The Bell also reaffirms that the S10 lineup is codenamed "Beyond." The display size of the Galaxy S10 is expected to be 5.8-inches, while the S10 Plus is expected to be 6.3-inch. It is still early days in the development cycle of the S10, so if testing of the prototype reveals issues with the in-display fingerprint scanner or the 3D sensor, Samsung could very well reverse its decisions and make changes accordingly.

What are your thoughts on Samsung choosing to skip the iris scanner on the Galaxy S10? Will this change affect your usage? Let us know in the comments below!

Source: The Bell Story Via: Android Authority



from xda-developers https://ift.tt/2lvamcs
via IFTTT

Upgraded Samsung Chromebook Plus V2 with LTE and more powerful CPU coming

Samsung Chromebook Plus V2

A recent change in Coreboot repository suggests that Samsung is joining the race to release an always-connected ChromebookThe commit shows the introduction of a new SKU of Nautilus (the codename for the Samsung Chromebook Plus V2). This variant has configuration changes that specifically mention LTE support.

Commit proving that a second Samsung device will come with LTE support

To add a bit of context – LTE-enabled Chromebooks petered out of existence over the years. Now, no Chromebooks are released with SIM card or LTE support.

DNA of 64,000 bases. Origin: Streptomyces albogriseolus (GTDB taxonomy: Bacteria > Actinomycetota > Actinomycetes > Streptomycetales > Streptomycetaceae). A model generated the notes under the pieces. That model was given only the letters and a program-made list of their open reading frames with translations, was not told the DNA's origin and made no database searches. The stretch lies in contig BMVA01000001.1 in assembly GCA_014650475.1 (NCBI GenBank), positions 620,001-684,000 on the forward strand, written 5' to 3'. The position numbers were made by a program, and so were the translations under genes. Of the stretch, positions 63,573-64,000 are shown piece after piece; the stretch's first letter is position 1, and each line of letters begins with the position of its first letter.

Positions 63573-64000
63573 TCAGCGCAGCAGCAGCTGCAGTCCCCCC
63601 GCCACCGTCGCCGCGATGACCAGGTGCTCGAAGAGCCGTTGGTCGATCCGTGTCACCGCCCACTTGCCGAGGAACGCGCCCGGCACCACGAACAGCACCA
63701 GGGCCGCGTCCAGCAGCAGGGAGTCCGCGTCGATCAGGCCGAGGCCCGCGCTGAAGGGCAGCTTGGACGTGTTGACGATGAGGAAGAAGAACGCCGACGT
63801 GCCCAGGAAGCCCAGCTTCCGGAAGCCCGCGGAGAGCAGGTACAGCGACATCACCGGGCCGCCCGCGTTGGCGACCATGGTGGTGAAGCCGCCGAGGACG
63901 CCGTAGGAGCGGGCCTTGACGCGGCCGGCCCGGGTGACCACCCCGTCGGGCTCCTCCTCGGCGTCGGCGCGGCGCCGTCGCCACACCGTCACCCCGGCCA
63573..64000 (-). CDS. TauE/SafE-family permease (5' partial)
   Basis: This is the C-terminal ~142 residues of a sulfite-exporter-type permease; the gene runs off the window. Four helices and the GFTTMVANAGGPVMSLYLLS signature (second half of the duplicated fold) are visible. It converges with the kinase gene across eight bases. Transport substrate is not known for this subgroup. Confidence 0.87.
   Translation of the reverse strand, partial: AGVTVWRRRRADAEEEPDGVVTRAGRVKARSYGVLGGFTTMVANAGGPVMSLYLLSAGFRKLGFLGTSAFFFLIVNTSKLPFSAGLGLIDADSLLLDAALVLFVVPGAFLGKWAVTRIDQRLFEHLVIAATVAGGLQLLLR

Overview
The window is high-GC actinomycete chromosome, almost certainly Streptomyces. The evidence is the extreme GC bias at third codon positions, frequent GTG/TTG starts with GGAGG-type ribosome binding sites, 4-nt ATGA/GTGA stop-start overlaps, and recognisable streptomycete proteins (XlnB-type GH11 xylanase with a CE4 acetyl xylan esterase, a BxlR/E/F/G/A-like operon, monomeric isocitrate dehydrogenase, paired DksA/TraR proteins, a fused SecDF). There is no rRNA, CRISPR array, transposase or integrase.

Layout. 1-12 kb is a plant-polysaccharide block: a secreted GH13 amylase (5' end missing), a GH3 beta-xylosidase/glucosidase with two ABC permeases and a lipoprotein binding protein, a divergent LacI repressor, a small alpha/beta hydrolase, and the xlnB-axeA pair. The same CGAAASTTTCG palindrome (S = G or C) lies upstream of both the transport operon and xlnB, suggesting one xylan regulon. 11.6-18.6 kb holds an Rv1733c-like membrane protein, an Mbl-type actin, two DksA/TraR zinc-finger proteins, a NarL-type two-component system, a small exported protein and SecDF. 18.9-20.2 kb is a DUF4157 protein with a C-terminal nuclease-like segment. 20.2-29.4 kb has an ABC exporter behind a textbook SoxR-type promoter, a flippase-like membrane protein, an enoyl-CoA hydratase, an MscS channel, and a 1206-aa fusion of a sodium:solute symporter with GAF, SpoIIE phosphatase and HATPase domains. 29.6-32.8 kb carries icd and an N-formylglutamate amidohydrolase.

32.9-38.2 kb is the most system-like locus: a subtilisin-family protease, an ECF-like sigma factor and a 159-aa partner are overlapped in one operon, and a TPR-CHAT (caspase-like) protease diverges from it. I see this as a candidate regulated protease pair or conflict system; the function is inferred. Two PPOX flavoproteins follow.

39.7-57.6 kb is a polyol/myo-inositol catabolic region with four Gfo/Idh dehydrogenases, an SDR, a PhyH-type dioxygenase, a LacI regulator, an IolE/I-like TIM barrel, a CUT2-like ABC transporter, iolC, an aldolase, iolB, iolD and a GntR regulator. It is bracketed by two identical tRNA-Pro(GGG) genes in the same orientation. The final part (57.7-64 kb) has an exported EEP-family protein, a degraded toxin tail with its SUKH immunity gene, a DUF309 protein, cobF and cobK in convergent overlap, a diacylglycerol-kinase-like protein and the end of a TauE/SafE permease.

Recently, the developers started working on eSIM support for Chromebooks, signaling the return of LTE Chromebooks. We expected the Snapdragon 845-powered Chromebook codename Cheza to be the first with LTE onboard, but Samsung may be looking to beat it to market.

The Samsung Chromebook Plus V2 is pretty lackluster under the hood with 4GB RAM and a low-power processor. Along with the revelation of an LTE model, there are recent code reviews mentioning a two core, four thread model (rather than the two core/two thread Celeron 3965Y announced in the Plus V2).

We can't glean any further details, or even confirm if the LTE variant is the same as the 2C/4T device. But you want a better Samsung Plus V2 (perhaps this could even be the Pro V2), keep your wallet tucked away for now.



from xda-developers https://ift.tt/2KbGQTK
via IFTTT